Does the most common vaginal infection relate to infertility, or can it put an existing pregnancy at risk? Here's what you need to know.
Read more »
Hypothyroidism (an underactive thyroid) is very common in women, says Twenge. According to Mary M. Gallenberg, M.D., on MayoClinic.com, “Low levels of thyroid hormone can interfere with the release of an egg from your ovary (ovulation), which impairs fertility. In addition, some of the underlying causes of hypothyroidism — such as certain autoimmune or pituitary disorders — may impair fertility.”
And if you do get pregnant it can cause miscarriage, says Twenge. “Fluctuating thyroid levels that are too low can cause birth defects, too, so it’s very important to get this checked out now.”
If you haven’t received vaccinations or boosters in years, talk with your doctor about what he/she suggests you get and when. Twenge recommends at least three months before getting pregnant. The major ones are MMR (measles, mumps, rubella) but you also want to get booster shot for, DTP (Diphtheria, Tetanus, and Pertussis).
“Rubella could be very dangerous for the baby when you’re pregnant,” says Twenge. It’s probably a good idea for him to get vaccinated before the baby is born. Before your baby is vaccinated they’ll be more vulnerable to diseases like whooping cough (pertussis), so it’s better to be preemptive by protecting your baby as best you can now.
It’s important to start taking a folic acid supplement about three months before you plan to get pregnant because it takes awhile to build up in your body, says Twenge. Buy it over the counter or at a supplement store. It’s also a good idea to make sure you’re getting enough vitamin B12 in your diet as some studies have linked a deficiency to infertility. Vitamin B6 and omega-3 fish oil supplements have also been linked to possibly aiding infertility treatments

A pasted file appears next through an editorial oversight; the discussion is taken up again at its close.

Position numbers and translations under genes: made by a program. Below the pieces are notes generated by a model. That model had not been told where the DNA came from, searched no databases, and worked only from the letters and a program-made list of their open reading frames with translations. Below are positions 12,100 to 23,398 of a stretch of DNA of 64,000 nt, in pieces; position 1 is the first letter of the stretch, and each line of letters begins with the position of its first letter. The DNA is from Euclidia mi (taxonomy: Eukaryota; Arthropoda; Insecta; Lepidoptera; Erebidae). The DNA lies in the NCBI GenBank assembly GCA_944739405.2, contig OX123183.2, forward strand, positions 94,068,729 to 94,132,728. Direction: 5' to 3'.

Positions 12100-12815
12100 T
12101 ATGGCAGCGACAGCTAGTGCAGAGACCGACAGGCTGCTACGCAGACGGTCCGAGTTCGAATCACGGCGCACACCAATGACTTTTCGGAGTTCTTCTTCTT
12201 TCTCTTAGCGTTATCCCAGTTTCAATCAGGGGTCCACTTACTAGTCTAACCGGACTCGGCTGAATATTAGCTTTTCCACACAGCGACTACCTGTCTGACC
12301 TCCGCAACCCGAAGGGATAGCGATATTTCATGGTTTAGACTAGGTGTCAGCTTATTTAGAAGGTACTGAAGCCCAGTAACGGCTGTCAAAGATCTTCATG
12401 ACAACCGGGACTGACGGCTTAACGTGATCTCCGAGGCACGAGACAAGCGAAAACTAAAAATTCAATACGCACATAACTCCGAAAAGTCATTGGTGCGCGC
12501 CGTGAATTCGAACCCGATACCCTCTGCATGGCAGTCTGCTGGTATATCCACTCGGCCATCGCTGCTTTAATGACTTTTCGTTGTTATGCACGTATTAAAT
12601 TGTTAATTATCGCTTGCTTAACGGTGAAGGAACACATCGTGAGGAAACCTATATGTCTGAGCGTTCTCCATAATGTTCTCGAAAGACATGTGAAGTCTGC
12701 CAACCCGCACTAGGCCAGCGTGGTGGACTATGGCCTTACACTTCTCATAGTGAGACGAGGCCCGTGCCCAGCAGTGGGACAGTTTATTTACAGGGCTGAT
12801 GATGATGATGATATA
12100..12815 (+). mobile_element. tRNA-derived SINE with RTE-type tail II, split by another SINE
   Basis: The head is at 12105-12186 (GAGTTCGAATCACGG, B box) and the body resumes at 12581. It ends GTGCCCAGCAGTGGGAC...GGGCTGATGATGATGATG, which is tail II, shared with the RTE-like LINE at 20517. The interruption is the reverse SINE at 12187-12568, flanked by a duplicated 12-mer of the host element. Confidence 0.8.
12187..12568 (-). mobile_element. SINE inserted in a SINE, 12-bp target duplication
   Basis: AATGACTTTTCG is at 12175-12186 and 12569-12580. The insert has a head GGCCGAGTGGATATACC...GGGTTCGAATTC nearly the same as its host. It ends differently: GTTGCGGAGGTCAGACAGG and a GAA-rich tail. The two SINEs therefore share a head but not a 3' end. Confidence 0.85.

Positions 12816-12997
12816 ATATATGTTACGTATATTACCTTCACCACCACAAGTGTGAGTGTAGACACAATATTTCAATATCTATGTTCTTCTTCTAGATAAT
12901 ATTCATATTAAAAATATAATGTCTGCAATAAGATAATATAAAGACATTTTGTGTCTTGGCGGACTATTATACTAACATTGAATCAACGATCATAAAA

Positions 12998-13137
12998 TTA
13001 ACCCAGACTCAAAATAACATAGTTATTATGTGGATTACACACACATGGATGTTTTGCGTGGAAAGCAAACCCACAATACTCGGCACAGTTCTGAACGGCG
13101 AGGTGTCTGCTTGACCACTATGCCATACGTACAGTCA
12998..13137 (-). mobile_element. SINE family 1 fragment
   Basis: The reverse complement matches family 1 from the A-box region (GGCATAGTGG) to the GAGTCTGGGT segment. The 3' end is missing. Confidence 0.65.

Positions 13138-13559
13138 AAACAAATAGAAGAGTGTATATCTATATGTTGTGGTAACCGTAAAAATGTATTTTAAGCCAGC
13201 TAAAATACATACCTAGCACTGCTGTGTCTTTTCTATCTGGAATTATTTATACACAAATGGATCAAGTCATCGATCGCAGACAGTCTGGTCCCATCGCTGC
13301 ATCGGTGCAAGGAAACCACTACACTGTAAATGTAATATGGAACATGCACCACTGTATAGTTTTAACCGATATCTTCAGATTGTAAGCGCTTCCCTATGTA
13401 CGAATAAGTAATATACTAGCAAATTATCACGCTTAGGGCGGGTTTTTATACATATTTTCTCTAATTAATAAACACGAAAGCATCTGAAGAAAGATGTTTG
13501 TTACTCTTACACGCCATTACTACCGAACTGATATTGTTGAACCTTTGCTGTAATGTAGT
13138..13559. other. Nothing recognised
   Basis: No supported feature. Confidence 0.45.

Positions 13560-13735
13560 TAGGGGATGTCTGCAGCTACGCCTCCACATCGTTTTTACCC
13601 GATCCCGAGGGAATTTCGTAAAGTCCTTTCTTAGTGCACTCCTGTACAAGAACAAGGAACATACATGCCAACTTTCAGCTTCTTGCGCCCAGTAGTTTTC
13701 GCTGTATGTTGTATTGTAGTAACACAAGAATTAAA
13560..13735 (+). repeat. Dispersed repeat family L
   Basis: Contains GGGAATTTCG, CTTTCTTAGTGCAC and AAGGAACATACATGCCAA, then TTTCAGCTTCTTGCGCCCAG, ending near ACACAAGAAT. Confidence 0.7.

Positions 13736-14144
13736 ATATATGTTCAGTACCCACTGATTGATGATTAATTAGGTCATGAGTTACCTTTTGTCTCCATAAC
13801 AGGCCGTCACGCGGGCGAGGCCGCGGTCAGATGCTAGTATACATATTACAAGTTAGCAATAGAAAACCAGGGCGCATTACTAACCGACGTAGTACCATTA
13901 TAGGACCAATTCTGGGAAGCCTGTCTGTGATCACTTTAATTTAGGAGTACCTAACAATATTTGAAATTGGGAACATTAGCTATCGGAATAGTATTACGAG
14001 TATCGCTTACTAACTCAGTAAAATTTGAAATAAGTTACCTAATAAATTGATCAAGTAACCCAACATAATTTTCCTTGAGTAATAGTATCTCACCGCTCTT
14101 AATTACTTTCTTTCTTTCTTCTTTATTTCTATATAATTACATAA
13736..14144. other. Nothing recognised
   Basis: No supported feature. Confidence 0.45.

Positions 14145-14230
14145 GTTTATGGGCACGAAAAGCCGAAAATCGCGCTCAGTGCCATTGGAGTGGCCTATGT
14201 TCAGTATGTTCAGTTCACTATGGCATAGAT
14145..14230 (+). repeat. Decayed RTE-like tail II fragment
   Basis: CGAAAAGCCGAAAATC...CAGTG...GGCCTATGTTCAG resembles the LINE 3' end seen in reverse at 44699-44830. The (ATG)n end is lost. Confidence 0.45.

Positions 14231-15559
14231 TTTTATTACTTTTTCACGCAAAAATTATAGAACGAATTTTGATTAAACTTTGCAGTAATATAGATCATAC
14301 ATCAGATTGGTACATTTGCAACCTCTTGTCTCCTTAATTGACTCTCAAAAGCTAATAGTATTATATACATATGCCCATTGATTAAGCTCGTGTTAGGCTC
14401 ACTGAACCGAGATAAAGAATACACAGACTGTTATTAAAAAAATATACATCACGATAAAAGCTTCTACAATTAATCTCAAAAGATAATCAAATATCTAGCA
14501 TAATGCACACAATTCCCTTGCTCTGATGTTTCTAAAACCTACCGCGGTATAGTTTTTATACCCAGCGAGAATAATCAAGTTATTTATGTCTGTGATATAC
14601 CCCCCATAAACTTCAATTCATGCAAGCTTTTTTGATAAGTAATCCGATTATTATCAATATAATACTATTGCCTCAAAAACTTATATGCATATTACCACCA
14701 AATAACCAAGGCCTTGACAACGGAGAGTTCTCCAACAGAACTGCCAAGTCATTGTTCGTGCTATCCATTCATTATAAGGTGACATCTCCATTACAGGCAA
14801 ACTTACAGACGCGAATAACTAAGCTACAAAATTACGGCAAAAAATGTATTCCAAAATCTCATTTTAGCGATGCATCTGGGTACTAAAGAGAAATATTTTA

See more: Prenatal vitamins made easy
How much exercise you should be getting during pregnancy is often a hot debate. Research suggests moderate exercise can improve fertility. Too much can throw off your cycle but if you’re doing too little, that’s also not good. The American College of Sports Medicine and the American Heart Association recommend at least 30 minutes of moderate exercise on 5 days each week or at least 20 minutes of vigorous exercise on 3 days each week for optimum health.
There’s so much talk about stress and fertility but really, research basically says stress doesn’t affect fertility that much, says Twenge. Stress can delay or throw off your ovulation if you have an unusual event, like you breaking your leg or a death in the family, but overall most “general” stress doesn’t have much of an effect on baby-making abilities for women or men.